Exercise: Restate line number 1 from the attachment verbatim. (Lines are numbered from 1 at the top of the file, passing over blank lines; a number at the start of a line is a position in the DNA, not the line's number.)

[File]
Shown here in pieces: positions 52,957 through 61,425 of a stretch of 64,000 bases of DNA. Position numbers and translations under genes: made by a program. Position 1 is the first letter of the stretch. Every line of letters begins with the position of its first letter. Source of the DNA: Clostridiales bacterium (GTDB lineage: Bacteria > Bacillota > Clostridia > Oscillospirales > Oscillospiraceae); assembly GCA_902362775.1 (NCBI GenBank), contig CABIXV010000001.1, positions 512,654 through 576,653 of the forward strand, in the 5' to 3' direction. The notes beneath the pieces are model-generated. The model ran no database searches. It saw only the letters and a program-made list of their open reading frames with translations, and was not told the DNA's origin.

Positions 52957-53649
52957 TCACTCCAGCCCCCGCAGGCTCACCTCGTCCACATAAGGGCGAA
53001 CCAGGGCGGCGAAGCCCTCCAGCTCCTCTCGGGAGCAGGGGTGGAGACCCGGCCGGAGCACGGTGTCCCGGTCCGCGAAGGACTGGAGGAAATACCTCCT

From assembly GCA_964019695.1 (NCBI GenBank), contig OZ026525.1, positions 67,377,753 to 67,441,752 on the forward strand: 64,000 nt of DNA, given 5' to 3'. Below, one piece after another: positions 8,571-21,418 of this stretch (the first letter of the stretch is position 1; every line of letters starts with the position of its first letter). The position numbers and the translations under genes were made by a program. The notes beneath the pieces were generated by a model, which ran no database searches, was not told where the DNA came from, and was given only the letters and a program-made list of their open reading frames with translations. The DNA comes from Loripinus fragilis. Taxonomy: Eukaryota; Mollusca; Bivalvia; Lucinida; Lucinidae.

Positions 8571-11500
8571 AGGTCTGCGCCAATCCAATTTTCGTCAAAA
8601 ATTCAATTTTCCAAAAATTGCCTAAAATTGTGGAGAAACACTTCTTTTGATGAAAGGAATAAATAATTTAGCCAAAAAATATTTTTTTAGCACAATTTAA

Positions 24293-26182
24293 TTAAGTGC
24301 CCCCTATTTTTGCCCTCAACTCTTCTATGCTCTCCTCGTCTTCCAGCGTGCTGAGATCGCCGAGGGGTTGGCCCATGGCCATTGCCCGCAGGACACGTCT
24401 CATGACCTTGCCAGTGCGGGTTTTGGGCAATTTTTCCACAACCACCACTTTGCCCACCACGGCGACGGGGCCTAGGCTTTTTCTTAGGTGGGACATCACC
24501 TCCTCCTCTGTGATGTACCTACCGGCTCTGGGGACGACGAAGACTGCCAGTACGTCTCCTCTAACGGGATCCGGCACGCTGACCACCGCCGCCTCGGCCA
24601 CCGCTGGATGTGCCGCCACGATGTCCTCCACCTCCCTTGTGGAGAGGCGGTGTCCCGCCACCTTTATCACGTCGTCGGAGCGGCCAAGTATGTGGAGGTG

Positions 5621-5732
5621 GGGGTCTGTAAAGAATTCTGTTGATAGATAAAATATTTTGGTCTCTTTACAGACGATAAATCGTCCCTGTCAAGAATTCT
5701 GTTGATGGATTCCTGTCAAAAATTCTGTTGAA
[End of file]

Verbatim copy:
Shown here in pieces: positions 52,957 through 61,425 of a stretch of 64,000 bases of DNA. Position numbers and translations under genes: made by a program. Position 1 is the first letter of the stretch. Every line of letters begins with the position of its first letter. Source of the DNA: Clostridiales bacterium (GTDB lineage: Bacteria > Bacillota > Clostridia > Oscillospirales > Oscillospiraceae); assembly GCA_902362775.1 (NCBI GenBank), contig CABIXV010000001.1, positions 512,654 through 576,653 of the forward strand, in the 5' to 3' direction. The notes beneath the pieces are model-generated. The model ran no database searches. It saw only the letters and a program-made list of their open reading frames with translations, and was not told the DNA's origin.